What is dermatographia and how to prevent it
Dermatographia is a skin condition that is also known as skin writing. When people with dermatographia scratch their skin, the scratched area turns red and becomes swollen along the line of the scratches. This condition is also known as dermographism or dermatographic urticaria. However, these marks disappear within 30 minutes. Approximately five percent of people on earth have this condition.
Here is what our expert says
- Dermatographia can be broken down into "derm'' which means skin and "graph" which is to draw.
- It is a condition in which a scratch on the skin causes a temporary allergic reaction called "wheal" which appears like a raised, sometimes red skin lesion.
- These "wheals" follow the shape of the scratch on the skin and are due to localized histamine release.
What causes the redness?
The exact cause of dermatographism is still not clear. It is believed that the welts or whealing happen because of the release of histamine, a chemical that gets produced in the body when it suspects an invading allergen. The histamine causes swelling, which is an overreaction since there is no allergen. Warm water from hot showers, baths, and saunas can aggravate symptoms.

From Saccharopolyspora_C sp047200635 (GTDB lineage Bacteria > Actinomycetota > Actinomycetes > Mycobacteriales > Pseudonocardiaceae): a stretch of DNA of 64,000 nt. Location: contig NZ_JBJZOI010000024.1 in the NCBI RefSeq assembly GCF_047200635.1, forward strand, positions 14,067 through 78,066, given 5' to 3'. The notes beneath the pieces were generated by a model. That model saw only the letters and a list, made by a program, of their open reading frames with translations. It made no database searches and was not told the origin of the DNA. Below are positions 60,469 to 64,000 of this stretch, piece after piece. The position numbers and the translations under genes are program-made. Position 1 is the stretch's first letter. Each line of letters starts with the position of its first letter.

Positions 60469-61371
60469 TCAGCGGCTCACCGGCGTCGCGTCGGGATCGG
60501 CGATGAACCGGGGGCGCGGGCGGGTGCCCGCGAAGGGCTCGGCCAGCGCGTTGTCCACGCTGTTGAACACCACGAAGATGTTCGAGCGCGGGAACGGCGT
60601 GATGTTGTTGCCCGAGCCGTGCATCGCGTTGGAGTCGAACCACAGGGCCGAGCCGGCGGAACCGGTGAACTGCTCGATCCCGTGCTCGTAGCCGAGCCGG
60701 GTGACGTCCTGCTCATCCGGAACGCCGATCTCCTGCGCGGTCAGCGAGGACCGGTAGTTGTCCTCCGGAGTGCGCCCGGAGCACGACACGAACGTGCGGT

Dr. Sonali Chaudhary, an Integrative and cosmetic dermatologist says, "Whealing can happen within 5-10 minutes and persist for about 20-30 minutes. In delayed cases, it develops slowly and lasts for hours. "The triggering factor is different for all; can be a food item, temperature, stress, fabric, emotion, or exercise. "It can happen on any body part. However, the scalp or genitals are rarely involved."
Who is susceptible to it?
Dermatographia can affect anyone but only about 2-5% of the world population has this condition. You may have dermatographia if you're a teenager or in your 20s. You are more likely to have the condition if you have dry skin or dermatitis. You may also be more likely to have dermatographia if someone else in your family has it.
Is there any treatment?
"It is not life-threatening. There is no specific treatment apart from staying away from the triggering agent," says Dr. Chaudhary. However, she recommends some precautions. Precautions to take: 1. Address the trigger and avoid it. 2. Keep the skin well moisturized and hydrated. 3. Avoid scratching it further. 4. Take anti-allergic only after consulting your doctor. (there are associated side effects of anti-allergic).